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Those familiar with the Harry Potter series know who I mean when I write, “You-Know-Who,” referencing the infamous villain. The wizarding world refers to him as that because his name evokes such deep fear. Yet Dumblebore wisely points out, “It all gets so confusing if we keep saying ‘You-Know-Who.’ I have never seen any reason to be frightened of saying Voldemort’s name,” in response to Professor McGonagall using the reference rather than the name. Dumbledore hits the truth about defeating foes: the first step involves naming it. Otherwise, as he notes, the process to overcome gets confusing.

Usually the first step in treating a medical ailment involves diagnosing the problem. Once a name gets determined, the doctor and patient can formulate and begin the proper healing process. The same steps occur with a mental illness or struggle or addiction. Especially with these harder to see issues, we tend to tell ourselves they don’t have the strength that physical ones possess. Sometimes the stigma prevents us from acknowledging the problem because we don’t want to seem weak. Yet without naming the issue, we can’t take the steps to improve it.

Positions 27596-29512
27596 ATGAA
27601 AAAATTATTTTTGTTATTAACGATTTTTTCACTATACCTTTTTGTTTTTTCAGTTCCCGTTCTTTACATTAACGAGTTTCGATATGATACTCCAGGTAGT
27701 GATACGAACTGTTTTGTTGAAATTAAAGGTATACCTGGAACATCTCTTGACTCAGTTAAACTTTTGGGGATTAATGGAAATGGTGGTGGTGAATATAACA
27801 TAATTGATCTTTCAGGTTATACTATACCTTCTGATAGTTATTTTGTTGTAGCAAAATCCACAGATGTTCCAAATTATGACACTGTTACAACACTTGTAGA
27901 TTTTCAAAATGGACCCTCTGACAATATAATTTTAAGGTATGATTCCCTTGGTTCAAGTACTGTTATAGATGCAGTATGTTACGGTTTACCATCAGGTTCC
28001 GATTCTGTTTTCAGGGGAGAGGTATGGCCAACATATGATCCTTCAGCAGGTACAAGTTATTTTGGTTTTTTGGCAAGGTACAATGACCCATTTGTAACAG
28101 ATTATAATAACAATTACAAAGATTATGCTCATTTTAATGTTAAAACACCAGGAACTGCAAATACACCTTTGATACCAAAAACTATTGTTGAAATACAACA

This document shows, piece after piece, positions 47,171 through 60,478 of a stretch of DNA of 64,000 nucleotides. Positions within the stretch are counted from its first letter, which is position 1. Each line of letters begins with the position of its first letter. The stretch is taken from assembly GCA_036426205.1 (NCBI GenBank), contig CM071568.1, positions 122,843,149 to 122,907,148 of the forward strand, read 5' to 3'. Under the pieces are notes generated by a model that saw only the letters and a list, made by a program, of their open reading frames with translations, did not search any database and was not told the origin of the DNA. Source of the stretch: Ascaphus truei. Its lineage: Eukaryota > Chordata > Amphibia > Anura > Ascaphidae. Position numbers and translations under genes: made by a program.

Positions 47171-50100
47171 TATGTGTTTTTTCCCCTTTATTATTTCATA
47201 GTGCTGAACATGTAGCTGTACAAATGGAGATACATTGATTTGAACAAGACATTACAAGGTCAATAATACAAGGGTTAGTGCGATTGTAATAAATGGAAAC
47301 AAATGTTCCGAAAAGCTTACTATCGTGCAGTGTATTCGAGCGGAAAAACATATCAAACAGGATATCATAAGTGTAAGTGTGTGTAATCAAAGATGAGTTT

Dumbledore tells the highly intelligent and well respected Professor McGonagall, “My dear Professor, surely a sensible person like yourself can call him by his name?” We can ask ourselves the same question. Though denying or downplaying our or others’ problems may seem helpful, it prevents a crucial recovery step. The sensible response is to acknowledge and validate problems. This language plays into the ultimate battle of good and evil in this series. Spoiler: The adjustment in how they refer to Voldemort leads to a greater strength ultimately to defeat him. Let’s name our foes and fears so we can face them rather than hide in denial.